Health chiefs are also contacting all close contacts of those who have been infected.

What if it continues to spread? 

Experts told MailOnline they ‘could see a role’ for a targeted jab rollout to gay men in the UK ‘if this isn’t brought under control quickly’.

Close contacts of the UK’s known cases are already being offered the jab, which was originally designed for smallpox. The two rash-causing viruses are very similar.

A health source told MailOnline ‘there would be a number of strategies we’d look at’ if cases continued to rise.

Professor Kevin Fenton, London’s public health regional director, said if the outbreak in the capital continues to grow then the rollout of vaccines and treatments could be broadened to more groups.

He said there are ‘plans in place’ to have more antivirals if the outbreak keeps growing. 

What other countries have spotted cases?

Twelve countries — including the US, Spain and Italy — have now detected cases of monkeypox.

Spain this morning reported 14 new confirmed cases, bringing the nation’s total to 21.

And Belgium detected two cases, one in Antwerp and the other in Flemish Brabant.

Germany subsequently confirmed its first ever monkeypox case in a patient who had ‘characteristic skin lesions’ — a tell-tale sign of the illness.

France last night confirmed a 29-year-old man in Paris had contracted the virus. He had not recently travelled, suggesting the virus is spreading in the community. 

Meanwhile, Australia last night confirmed two cases, including one man in his thirties who had travelled from Britain to Melbourne with symptoms earlier this week. 

The Netherlands Portugal, Sweden and Canada have also detected cases.

The World Health Organization said it has received reports of 37 confirmed cases and 71 suspected infections. 

How deadly is it?

Monkeypox is usually mild, with most patients recovering within a few weeks without treatment. 

Yet, the disease kills up to 10 per cent of people it infects.

However, with milder strains the fatality rate is closer to one in 100 — similar to when Covid first hit.

The UK cases all had the West African version of the virus, which is mild compared to the Central African strain. 

It is thought that cases in Portugal and Spain also have the milder version, though tests are underway.

Is there a vaccine for it? 

The smallpox vaccine, called Imvanex in the UK and Jynneos in the US, can protect against monkeypox because the viruses causing the illnesses are related.

Data shows it prevents around 85 per cent of cases, and has been used ‘off-label’ in the UK since 2018.

The jab, thought to cost £20 per dose, contains a modified vaccinia virus, which is similar to both smallpox and monkeypox, but does not cause disease in people.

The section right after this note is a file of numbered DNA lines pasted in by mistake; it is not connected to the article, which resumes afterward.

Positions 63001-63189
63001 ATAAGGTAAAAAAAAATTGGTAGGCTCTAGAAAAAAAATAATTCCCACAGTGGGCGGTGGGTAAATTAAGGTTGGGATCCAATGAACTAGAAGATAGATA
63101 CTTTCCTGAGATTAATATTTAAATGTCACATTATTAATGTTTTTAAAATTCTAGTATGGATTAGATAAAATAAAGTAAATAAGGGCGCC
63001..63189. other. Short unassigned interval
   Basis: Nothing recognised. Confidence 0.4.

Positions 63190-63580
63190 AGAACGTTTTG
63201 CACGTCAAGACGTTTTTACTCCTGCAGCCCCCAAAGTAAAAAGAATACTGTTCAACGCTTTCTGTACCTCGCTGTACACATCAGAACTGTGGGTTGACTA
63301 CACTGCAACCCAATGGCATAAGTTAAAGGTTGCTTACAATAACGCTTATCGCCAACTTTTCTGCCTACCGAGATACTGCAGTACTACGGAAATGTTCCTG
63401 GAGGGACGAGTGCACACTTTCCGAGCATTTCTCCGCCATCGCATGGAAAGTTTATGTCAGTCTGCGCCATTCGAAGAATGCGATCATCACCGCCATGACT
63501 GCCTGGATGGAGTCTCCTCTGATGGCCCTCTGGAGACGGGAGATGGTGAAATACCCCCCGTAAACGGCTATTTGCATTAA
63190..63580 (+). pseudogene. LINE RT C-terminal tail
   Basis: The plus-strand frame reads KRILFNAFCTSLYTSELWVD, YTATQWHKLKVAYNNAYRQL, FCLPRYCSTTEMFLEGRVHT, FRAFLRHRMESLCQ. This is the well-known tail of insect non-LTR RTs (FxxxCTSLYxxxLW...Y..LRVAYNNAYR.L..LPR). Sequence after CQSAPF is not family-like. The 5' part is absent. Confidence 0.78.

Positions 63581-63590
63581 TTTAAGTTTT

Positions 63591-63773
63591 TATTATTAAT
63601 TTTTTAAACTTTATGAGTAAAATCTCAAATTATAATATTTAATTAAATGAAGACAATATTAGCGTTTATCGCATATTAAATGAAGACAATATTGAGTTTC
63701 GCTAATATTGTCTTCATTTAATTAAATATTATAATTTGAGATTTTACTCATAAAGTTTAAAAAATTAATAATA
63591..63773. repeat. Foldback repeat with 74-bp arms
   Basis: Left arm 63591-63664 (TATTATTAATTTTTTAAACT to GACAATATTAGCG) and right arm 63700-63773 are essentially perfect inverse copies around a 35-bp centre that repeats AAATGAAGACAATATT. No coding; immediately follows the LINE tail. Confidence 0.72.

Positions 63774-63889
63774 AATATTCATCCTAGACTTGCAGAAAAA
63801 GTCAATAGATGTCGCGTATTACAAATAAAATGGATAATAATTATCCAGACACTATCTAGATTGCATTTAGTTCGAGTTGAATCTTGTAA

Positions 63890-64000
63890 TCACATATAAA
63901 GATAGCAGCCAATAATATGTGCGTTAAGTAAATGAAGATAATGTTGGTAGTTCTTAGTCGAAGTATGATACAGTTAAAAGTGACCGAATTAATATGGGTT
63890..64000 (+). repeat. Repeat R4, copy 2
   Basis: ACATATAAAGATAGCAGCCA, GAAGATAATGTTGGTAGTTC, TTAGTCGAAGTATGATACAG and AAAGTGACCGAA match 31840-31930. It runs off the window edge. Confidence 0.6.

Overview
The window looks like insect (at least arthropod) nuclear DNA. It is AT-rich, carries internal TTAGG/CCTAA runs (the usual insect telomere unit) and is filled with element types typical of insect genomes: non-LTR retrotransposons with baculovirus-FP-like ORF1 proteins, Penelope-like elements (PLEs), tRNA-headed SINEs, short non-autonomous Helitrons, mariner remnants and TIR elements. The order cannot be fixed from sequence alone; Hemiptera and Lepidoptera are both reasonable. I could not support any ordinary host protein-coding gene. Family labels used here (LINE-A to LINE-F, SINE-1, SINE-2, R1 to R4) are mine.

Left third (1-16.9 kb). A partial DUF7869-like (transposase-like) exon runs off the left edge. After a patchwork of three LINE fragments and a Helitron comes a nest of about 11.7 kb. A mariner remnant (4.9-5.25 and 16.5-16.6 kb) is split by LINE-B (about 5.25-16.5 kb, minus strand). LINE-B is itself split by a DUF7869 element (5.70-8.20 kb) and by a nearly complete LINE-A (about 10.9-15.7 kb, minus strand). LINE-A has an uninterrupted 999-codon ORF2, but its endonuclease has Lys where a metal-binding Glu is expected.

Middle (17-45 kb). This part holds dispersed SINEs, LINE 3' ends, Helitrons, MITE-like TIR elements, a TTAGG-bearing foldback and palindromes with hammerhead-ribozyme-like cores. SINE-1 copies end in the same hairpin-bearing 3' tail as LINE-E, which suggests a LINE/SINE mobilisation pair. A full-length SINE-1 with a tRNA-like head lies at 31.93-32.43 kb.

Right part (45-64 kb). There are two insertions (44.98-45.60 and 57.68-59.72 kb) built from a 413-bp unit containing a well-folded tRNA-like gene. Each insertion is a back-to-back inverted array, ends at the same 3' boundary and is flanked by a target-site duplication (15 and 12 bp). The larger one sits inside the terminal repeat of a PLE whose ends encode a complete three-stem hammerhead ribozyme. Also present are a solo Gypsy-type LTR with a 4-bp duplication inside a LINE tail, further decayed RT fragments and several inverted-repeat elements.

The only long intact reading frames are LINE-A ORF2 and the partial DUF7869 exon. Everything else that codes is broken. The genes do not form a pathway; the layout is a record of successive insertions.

Because of its similarity to the pox viruses, antibodies produced against this virus offer cross protection.

Are there any drugs? 

There are a handful of antivirals and therapies for smallpox that appear to work on monkeypox.

This includes the drug tecovirimat, which was approved for monkeypox in the EU in January.

Tecovirimat prevents the virus from leaving an infected cell, hindering the spread of the virus within the body. 

An injectable antiviral used to treat AIDS called cidofovir can be used to manage the infection, according to the US Centers for Disease Control and Prevention (CDC).

It also works by stopping the growth of the virus.

What is the situation with the UK outbreak?

Twenty cases were confirmed in the UK between May 6 and 20.

No details about the eleven confirmed on May 20 have been released yet. 

But six of the previous nine confirmed cases were in men who have sex with men — which officials say is ‘highly suggestive of spread in sexual networks’.

How worrying is it?

UK health chiefs say the risk of a major outbreak is low.

But experts not that the outbreak is ‘concerning’ and that it is ‘very unusual’ to see community transmission in Europe.  

Dr Michael Head, a global health expert at the University of Southampton, said the rise in cases is ‘undoubtedly worrying’.

But he noted that ‘a big monkeypox outbreak like this is still a very different situation to a Covid pandemic’.

Dr Head added: ‘Given 11 further cases have been announced today, it’s likely there will be more cases to come in the UK. 

‘There certainly will be further cases confirmed in other countries. The contact tracing efforts by public health teams will be crucial in containing the outbreak.’

Dr Charlotte Hammer, an infectious diseases expert at the University of Cambridge, said: ‘It is very unusual to see community transmission in Europe, previous monkeypox cases have been in returning travellers with limited ongoing spread.

‘Based on the number of cases that were already discovered across Europe and the UK in the previous days, it is not unexpected that additional cases are now being and will be found, especially with the contact tracing that is now happening.’

What is the situation in the US?

The US has confirmed one case and is investigating more.

A Massachusetts man on May 18 became the first confirmed US case for this outbreak.

On May 19, officials in New York City announced they were probing a suspected monkeypox case as well.

And what about Australia?

Australia last night confirmed two cases, its first every monkeypox infections.

One is a man in his thirties who travelled from Britain to Melbourne with symptoms earlier this week.

The second case is a man in his forties who became mildly unwell days after returning to New South Wales from Europe. Both he and the person he lives with are isolating at home.

What do I do if I have symptoms? 

Anyone worried that they could be infected with monkeypox is advised to make contact with clinics ahead of their visit. 

Health chiefs say their call or discussion will be treated sensitively and confidentially.